Highwyacover

Urban Highway Removal in Minneapolis?

NOTE: You can read a different version of this on Streets.MN!

In the Twin Cities, skyways have worked their way into the cultural vernacular probably more than was intended by their original designers. A few connections quickly turned into a culture of second level retail that eventually pulled retail away from the street; and whether we like it or not, skyways have become a staple of our urban culture. We have this contradictory relationship with them in the sense that we willingly accept their shortcomings, but can’t do anything about them. The psychology of previous investment hits home; it’s infrastructure that we’ve invested in! We can’t just throw it away? Can we?

Enter: the urban highway.

Cities across the country (and globe) have decided that  urban freeways could be turned into parks and development opportunities. In American urban planning circles, freeway destruction seems to be becoming ever more popular. TED talks have been dedicated to the topic. Butcan it be done in the Twin Cities?

If the Twin Cities were to rid themselves of one highway, what one would it be? Or, what segment of one highway could be removed?

I – 94:

While Interstate 94 through the core neighborhoods caused tremendous damage, it is a major artery that would probably be unwise to remove. Too many issues would arise from removing 94; both politically and economically. It is an interstate and would require the cooperation of the Federal government and problems of traffic re-routing would be difficult, if not impossible. Even if it were torn down, there might not be a good ROI in respect to the cost of a tear down. Unfortunately it appears as if we are stuck with 94 and its current alignment.

I – 35W/E:

Similar problems that arise with 94 are present here. 35W and 35E have turned into high-volume traffic corridors. However, a case could be made to re-route traffic from 35E between the Mississippi River and downtown St. Paul on Shepard Road. Although this section of 35E could be turned into an amazing park and add associated development (to increase ROI), it might be difficult due to the topography.

I Р394: 

Like the others, difficulties present themselves in removing I394. Yet, there is one small segment that looks like a near-perfect candidate for removal:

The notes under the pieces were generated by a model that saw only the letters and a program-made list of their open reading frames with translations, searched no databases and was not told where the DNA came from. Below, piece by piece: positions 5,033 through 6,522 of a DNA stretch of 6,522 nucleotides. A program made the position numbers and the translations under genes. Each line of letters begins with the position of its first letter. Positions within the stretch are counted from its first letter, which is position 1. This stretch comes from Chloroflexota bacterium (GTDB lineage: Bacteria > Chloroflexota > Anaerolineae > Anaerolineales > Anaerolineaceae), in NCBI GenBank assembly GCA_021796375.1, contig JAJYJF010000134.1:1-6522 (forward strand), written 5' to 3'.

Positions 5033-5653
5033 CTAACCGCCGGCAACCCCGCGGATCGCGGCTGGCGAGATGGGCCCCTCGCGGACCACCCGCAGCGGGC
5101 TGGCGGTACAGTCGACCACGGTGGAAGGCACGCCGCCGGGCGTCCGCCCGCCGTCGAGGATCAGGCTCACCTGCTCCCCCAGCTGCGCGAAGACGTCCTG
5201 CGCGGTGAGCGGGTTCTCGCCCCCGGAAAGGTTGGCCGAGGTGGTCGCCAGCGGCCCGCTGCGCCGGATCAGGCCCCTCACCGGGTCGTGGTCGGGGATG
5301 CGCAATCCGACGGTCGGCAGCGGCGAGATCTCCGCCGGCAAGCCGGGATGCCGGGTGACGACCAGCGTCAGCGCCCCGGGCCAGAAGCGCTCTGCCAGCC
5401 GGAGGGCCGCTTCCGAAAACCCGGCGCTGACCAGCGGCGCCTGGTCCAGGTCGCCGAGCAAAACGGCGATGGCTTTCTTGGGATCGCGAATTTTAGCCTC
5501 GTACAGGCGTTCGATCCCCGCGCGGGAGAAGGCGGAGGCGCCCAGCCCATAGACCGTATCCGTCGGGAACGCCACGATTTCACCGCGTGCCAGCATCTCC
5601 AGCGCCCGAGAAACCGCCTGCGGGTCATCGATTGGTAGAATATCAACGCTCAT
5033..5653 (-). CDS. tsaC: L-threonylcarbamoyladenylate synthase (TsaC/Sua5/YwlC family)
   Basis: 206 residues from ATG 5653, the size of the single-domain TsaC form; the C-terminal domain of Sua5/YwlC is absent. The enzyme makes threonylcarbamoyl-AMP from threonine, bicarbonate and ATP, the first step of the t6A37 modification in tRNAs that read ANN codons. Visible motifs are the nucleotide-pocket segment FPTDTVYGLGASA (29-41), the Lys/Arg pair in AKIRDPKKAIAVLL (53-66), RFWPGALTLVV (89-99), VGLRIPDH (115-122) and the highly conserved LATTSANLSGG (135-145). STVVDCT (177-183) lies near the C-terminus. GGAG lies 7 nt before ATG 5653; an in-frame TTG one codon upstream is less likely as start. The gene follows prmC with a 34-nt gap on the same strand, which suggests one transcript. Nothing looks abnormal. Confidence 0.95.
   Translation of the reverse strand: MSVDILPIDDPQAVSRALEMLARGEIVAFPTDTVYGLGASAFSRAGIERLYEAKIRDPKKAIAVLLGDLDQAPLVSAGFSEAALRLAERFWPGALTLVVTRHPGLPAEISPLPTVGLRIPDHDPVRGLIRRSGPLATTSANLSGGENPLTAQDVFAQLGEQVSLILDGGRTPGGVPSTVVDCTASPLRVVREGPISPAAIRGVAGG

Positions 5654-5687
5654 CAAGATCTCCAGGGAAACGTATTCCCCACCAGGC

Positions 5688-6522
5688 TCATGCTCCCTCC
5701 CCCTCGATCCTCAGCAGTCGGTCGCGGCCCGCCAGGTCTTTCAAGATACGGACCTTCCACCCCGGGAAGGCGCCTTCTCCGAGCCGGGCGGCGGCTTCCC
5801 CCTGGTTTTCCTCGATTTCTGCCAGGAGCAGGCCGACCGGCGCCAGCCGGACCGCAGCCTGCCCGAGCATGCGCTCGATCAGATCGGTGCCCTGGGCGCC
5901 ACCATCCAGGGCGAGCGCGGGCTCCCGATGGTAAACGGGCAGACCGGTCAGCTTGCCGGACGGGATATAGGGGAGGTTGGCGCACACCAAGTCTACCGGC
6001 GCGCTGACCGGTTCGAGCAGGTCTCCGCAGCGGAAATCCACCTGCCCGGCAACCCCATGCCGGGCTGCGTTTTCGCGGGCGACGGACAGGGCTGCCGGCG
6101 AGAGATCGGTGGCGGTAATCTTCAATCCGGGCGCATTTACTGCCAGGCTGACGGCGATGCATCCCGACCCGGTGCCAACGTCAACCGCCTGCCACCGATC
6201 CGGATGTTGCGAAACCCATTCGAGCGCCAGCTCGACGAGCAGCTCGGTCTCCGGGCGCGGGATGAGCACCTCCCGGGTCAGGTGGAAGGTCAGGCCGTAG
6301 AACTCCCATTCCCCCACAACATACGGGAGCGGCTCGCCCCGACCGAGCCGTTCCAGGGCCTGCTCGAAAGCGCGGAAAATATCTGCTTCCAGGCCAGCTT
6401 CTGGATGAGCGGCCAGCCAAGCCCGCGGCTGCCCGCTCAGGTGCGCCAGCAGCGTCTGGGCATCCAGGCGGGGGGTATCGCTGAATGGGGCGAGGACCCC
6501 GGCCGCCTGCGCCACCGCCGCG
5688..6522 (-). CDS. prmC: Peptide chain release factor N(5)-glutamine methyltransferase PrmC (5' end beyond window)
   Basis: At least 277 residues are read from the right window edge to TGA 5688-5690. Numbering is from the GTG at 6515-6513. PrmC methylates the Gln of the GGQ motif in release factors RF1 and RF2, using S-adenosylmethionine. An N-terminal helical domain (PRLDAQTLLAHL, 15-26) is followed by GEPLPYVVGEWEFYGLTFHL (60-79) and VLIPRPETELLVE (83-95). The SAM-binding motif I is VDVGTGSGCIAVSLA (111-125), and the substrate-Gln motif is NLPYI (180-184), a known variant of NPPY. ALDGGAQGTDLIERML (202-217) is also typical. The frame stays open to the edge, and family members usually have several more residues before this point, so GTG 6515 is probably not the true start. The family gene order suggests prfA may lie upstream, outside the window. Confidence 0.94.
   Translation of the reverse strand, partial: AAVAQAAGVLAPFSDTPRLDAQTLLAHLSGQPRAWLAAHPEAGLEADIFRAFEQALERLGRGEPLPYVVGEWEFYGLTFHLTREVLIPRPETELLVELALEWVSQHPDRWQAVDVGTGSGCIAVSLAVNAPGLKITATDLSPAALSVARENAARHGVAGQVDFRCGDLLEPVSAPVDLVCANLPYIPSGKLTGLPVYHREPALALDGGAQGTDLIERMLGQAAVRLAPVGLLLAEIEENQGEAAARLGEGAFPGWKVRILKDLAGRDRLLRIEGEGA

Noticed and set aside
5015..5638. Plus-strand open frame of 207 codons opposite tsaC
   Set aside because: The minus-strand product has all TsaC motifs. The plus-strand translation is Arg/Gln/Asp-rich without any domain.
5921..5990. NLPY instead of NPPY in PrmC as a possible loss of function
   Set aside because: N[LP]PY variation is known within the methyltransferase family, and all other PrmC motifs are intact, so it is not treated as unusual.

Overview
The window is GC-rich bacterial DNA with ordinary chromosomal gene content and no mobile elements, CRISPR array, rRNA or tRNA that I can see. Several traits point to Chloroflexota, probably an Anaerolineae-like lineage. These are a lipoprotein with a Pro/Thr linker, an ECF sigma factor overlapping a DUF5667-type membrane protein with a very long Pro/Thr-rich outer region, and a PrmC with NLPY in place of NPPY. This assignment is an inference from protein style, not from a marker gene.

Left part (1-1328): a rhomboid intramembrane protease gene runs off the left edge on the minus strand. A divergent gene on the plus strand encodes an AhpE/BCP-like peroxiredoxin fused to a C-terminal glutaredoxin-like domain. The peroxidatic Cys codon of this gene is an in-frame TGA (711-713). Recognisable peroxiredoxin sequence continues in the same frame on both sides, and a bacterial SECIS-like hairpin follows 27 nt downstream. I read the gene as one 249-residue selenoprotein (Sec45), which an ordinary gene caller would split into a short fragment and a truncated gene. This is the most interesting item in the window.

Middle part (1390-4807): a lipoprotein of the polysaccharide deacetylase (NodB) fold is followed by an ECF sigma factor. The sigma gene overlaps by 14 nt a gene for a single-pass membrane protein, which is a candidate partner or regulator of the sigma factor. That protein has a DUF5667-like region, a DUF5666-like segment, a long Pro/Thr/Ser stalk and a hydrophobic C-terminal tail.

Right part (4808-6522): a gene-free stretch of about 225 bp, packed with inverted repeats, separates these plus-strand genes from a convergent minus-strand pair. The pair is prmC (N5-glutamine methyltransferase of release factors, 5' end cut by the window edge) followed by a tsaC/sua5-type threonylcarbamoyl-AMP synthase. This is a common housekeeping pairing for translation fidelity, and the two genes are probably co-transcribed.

There is a small stretch of 394 that leads into the Warehouse District (and into parking garages). Many options are available for this segment: parkland with bike path, development opportunities or a possible park/re-route of the proposed Southwest Corridor light rail. This section however, doesn’t have one thing that makes most urban highway tear downs successful: water.

It appears as if most all success urban highway removals add connectivity to waterfronts. This highway removal wouldn’t be adding that connection. Now, imagine how cool this could be if someone with graphic design skills could whip it up!

While I have limited this short analysis to the local interstate system, highways and other large roads could be candidates. What are your thoughts? Is urban highway removal possible in the Twin Cities? If so, where?

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6 comments

    1. Oddly, side streets often move faster than the interstates during peak periods. A return to the grid might be great, but politically not viable. Regarding “nothing” – I wonder if there are examples of abandoned highways, and how long before nature reclaims them?

  1. In other cities, the highways disconnected a dense urban area from a waterfront. We don’t really have any examples from that here. One thing that would help is to increase connectivity and deal with the chasm freeways create between neighborhoods. I know a lot of people have suggested the idea of bridging trenches. Here’s something I had thrown together a few months ago: http://g.co/maps/b69mm

    I think that’s a better fit for many areas in our core cities… we can keep the freeways, but improve the experience above these trenches. More parks and development, less cost than removing the freeway altogether.

    1. Matt -

      I apologize, but I’m checking up on your comment a tad late. I couldn’t get the map link to work. In theory, I do like the idea of bridging trenches. Thanks for reading! Best -Nate

  2. This is a very worthwhile path of investigation. Highway construction in the Twin Cities has been extremely destructive. It continues to damage the urban fabric and stimulate sprawl into the countryside.

    There is another factor that could be investigated — decking over freeways with parkland. There is already the precedent of the I-94 Tunnel in Minneapolis, although that deck is covered mostly with a spaghetti of other roadways on top. But continuing that deck north a few blocks would enable the creation of a continuous park incorporating both Loring and the Sculpture Garden. It would also remove the “sound barrier” that overwhelms both of those important parks, and it might stimulate redevelopment in the area.

    1. Peter -

      I wish I had more time to investigate the issue, but its certainly fascinating. I do like the idea of decking over freeways and possibly some development via air-rights. I’d agree that something needs to be done, at least in the long-run, to connect Loring Park to Kenwood / Sculpture Garden.

      Thanks for reading! All the best -Nate

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